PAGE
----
Supply Chain Safety
Keeping your business and customers safe
Knowing who is in your supply chain is vital, because not knowing makes it impossible to assess and manage the security risks.
A supply chain is a network between a company and its suppliers to produce and distribute products; the supply chain represents the steps undertaken to produce and provide the product or service to the customer.
With cyber-security, a supply chain attack can involve tampering with electronics (computers, ATMs, power systems, factory data networks etc.) in order, for example, to install malware and cause actual or representational harm to an entity further down the supply chain network.
A growing number of cyber-attacks involve the exploitation of security weaknesses in supply chains as they are an attractive target for cyber-criminals. A weak link in a chain can provide valuable access to a network of organisations and its data.
It can be argued that most organisations find it hard to know where to start, but the best place for businesses to begin is with themselves, before looking to extend those good practices into the supply chain.
Writing for SC Magazine online, technology strategist Zeki Turedi stresses that it’s critical for businesses to understand how third-party software is used by their organisation and by their partners, whether in the public or private sector.
He offers the following advice about protecting supply chain software:
IT Hygiene: Apply a ‘hygiene first’ approach to your security architecture, so you can address any blind spots. A lack of IT hygiene is a strong predictor of cyber-intrusions and allows attackers to leverage any rogue applications and the ability to access your systems.
Chains are only as strong as their weakest link: Consider where your systems might be vulnerable. Having an unprotected system is the same as leaving your backdoor open to burglars; it gives an attacker easy access to any unguarded possessions or data. Business need to identify and assess any weak spots to apply the right solution.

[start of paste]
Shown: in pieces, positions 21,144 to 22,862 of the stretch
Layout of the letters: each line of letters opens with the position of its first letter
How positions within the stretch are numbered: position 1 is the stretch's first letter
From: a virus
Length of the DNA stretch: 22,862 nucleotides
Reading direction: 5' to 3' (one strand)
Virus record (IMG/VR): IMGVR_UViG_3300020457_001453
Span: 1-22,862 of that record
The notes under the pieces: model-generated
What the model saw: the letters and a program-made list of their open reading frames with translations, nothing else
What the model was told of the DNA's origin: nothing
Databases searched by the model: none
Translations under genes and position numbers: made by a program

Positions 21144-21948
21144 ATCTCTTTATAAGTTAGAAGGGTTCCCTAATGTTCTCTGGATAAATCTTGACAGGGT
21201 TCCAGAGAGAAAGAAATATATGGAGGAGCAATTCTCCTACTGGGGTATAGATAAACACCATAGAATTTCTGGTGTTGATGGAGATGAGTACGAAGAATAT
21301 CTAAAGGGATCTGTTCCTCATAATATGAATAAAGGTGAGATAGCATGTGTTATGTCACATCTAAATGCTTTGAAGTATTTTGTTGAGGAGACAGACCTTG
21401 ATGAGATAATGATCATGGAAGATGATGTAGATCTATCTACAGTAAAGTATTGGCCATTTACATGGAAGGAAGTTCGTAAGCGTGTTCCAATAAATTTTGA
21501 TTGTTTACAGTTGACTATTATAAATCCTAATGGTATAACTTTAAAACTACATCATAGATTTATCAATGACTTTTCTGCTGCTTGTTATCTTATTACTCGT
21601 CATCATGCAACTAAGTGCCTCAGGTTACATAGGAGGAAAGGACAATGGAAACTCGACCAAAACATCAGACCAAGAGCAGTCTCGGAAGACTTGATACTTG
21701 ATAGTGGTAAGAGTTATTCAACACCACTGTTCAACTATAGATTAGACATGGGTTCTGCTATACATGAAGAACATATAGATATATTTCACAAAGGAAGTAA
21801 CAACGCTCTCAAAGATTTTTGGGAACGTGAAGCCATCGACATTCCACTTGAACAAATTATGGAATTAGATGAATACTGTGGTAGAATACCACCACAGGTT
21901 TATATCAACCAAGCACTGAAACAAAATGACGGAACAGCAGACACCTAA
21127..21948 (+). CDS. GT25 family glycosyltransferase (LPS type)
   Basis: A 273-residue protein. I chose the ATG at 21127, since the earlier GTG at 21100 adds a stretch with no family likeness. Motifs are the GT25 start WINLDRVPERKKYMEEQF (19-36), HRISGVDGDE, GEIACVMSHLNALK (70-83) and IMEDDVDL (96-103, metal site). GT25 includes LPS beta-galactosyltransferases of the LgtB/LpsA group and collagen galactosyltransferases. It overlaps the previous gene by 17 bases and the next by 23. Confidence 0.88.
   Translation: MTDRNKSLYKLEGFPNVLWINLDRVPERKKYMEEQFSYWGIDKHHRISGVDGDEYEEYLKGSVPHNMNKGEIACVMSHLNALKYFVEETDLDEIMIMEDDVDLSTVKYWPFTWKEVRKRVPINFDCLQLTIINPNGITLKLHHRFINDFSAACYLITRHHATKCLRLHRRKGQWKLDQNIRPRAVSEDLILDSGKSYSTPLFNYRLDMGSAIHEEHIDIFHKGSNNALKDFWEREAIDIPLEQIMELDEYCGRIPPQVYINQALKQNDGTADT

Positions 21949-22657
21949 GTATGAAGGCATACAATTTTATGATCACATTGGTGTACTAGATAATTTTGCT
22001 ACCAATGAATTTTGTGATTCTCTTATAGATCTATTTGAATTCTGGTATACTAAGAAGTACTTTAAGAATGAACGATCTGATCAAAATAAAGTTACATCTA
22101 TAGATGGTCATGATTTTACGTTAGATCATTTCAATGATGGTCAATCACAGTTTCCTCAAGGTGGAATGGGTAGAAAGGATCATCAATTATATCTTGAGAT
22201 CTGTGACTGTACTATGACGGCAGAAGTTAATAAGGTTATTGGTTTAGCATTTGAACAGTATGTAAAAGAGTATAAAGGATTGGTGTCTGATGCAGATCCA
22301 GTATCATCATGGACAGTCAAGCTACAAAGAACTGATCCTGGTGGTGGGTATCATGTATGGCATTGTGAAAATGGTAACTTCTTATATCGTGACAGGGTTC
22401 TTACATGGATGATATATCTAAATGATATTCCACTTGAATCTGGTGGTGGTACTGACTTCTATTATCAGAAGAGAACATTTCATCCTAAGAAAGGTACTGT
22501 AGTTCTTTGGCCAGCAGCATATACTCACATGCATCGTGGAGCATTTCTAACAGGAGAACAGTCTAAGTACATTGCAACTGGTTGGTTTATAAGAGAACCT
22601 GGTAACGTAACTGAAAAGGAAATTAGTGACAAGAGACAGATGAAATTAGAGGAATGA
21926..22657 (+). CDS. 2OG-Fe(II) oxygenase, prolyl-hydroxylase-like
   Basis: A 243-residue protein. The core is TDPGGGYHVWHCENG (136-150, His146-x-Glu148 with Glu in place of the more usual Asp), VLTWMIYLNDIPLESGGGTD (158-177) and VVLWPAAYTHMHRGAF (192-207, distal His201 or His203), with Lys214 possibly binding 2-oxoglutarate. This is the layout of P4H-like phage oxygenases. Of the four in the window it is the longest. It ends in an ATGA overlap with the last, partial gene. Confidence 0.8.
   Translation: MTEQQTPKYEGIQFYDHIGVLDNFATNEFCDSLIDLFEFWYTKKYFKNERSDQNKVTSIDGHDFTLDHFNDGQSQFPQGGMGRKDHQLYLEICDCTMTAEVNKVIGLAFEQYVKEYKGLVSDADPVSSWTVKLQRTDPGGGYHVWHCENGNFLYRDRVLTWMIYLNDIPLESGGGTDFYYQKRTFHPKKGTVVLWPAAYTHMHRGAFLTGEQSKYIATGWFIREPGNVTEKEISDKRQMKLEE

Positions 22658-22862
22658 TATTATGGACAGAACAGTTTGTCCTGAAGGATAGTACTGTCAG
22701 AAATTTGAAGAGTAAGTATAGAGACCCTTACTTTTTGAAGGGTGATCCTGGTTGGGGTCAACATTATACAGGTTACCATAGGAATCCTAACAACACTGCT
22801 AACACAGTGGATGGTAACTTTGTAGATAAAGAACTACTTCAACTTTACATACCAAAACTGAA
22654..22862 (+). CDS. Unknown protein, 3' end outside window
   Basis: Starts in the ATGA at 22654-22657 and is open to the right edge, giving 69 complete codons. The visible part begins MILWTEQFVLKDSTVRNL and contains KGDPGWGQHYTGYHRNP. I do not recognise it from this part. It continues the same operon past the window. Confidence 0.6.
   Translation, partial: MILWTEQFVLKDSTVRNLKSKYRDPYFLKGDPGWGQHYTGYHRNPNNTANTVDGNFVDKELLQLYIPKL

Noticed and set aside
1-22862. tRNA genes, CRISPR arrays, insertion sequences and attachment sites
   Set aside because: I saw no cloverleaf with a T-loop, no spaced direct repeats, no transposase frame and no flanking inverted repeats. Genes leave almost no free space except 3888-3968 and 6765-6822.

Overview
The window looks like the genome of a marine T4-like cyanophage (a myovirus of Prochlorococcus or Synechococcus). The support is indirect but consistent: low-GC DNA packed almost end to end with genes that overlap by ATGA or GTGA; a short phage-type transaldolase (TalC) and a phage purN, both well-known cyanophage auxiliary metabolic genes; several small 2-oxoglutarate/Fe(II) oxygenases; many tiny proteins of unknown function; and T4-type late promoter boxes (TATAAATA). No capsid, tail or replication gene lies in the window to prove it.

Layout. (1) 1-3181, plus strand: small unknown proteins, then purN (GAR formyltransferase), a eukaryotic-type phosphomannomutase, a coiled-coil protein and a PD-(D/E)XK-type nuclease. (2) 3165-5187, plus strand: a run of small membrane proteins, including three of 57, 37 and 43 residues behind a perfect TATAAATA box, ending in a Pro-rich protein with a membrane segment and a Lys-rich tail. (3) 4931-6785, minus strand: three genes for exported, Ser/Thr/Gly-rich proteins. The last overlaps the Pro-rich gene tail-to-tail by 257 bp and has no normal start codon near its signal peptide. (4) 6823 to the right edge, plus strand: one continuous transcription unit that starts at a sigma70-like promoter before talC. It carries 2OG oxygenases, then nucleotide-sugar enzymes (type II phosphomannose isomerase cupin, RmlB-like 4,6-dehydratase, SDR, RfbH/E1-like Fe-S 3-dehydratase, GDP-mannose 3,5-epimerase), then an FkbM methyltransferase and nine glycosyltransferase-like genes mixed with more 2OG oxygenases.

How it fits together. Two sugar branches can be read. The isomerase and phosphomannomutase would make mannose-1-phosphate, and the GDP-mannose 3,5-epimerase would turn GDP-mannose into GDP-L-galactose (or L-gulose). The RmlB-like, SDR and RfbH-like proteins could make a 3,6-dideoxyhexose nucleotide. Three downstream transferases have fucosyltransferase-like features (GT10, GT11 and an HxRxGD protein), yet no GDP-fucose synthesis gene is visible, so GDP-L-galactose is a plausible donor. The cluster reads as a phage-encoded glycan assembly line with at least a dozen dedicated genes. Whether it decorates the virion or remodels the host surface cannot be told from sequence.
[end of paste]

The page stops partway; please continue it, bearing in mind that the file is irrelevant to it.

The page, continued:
Look at who already has access to your networks and what they have access to: Being fully aware of what information third-party vendors may have about you, and vice versa, is imperative. Attackers that are already able to access your systems can silently infiltrate your networks and give themselves permission for further access to administrative privileges. Assessing who has access to your network will further help identify where the weak links are, and provides you an advantage for detecting and preventing further attacks.
Knowing what applications are already running on your system: Users tend to forget to fully close down or update their applications, creating vulnerabilities in a systems architecture that can be easily leveraged by attackers. Find any open applications and operating systems that may leave your company open to an attack and remember to keep these regularly updated to protect yourself.
Getting the full picture of your environment: Organisations should be able to identify who their customers, suppliers, partners or third-party entities are, as well as how they use and interact with company data. Having strict requirements in place that limit and control access to your data is imperative. Setting up access points for different suppliers depending on your relationship will create blocks for attackers trying to infiltrate your infrastructure.
- Supplier Assurance: Amethyst review and risk assess the business supply chain in order to identify and minimise business risk. For further information on how we could help your business contact firstname.lastname@example.org